Also in line with poverty alleviation policies, several counties launched rural training programs for livestreaming anchors to invite local people to learn how to make the best use of these new technologies to sell their products and increase their revenue. A new type of anchoring started along with a new profession: rural livestreaming agent. People willing to push local life took to the road, going from farm to farm to help the whole country discover the best products from the countryside. Making use of their imaginations, they show country life, cooking sessions using local products, farmers’ daily work and the entire production process of agricultural products, displaying the origin of the product clear and cultivating consumer confidence in product quality.

These new endeavors encouraged many migrant workers to return to their villages and enjoy a real family life and earn income locally. Many fresh graduates also consider returning to their hometowns to put their newly acquired skills at the service of their family farming businesses in hope of taking them to the next level. Some put in place cutting-edge agricultural engineering technologies for better crop growth monitoring, improved harvesting and productivity, and increased profitability while freeing up time for new online sales generation. To further boost this type of initiative, banking entities launched micro credit solutions to support farmers’ projects.

If online sales make the biggest part of rural livestreaming, the growing interest of city dwellers in country living also opened up new possibilities. During the COVID-19 outbreak, urbanites remained at home for months dreaming of better days in larger and greener spaces. The fast-paced life in big cities lost some of its luster and people started casting a new gaze on village life, emblematic of a slower pace and tranquility. Long before the coronavirus outbreak started, several villages have already started promoting country living online to boost local tourism. Gradually, a growing number of rural people dabble in livestreaming and make a name by casting a new light on daily rural life, opening an appealing window for urbanites on the countryside life they fantasize about.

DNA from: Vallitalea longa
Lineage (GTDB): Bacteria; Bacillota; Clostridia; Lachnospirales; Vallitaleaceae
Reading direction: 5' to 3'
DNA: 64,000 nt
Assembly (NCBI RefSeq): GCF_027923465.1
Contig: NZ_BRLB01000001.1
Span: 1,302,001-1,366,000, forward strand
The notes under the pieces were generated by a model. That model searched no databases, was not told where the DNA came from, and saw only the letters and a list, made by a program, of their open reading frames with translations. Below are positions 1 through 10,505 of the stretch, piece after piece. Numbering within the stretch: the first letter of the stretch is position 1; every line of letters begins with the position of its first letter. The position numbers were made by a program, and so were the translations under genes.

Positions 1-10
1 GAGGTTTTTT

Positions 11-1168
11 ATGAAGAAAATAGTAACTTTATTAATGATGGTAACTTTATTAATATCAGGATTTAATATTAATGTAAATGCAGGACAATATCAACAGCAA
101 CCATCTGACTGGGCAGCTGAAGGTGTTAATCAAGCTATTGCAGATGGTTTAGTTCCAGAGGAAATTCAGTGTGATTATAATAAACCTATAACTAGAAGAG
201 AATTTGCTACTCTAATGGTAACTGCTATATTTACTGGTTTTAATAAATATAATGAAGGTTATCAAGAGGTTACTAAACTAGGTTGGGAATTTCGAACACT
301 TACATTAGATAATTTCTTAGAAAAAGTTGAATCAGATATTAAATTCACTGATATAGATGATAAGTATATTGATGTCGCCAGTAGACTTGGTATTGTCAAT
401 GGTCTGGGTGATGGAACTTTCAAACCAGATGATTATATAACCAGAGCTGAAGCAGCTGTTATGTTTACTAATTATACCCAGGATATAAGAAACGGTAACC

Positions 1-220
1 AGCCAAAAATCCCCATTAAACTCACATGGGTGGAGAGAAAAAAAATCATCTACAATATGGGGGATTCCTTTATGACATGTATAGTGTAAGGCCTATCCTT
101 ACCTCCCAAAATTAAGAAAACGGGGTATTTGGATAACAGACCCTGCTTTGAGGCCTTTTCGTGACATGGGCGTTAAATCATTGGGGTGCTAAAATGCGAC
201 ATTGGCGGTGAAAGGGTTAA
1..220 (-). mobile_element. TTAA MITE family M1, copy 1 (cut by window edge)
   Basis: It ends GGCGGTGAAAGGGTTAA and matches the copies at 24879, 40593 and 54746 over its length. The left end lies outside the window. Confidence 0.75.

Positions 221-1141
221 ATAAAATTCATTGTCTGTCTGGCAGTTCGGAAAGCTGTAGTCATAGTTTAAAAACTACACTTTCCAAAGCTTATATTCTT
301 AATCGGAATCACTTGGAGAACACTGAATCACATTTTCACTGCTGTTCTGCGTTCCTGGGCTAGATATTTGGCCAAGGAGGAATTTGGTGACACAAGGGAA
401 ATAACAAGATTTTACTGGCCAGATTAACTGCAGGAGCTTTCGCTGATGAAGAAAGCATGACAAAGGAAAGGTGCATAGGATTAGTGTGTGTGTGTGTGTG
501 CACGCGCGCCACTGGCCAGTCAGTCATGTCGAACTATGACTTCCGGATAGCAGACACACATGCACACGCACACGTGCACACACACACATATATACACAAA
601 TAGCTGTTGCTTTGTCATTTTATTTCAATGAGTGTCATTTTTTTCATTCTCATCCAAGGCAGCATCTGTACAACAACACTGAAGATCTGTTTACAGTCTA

Livestreaming has become instrumental in poverty alleviation relief by bringing more opportunities for rural people to keep living in their hometowns and increase their incomes or even create new businesses. What’s more, it has brought two opposite worlds closer to each other: the urban and the rural world which have drifted farther and farther from each other over the last decade. If it remains difficult for newcomers to gain visibility, the market potential remains big. By March 2020, there were 904 million internet users in China including 255 million in rural areas where they account for 46.2 percent of the population. Among the 773 million livestreaming and short video platform users nationwide, which represent 85.6 percent of the total internet users in China, 200 million of them are in the countryside.

Livestreaming opens the way for increased rural prosperity. Even if some farmers still struggle to catch up with this new trend, prospects for prosperity will expand considering the consumer base in China and the constant development of technologies will continue to open the countryside to further possibilities. By using these new communication channels to develop business opportunities, no one will have to be left out.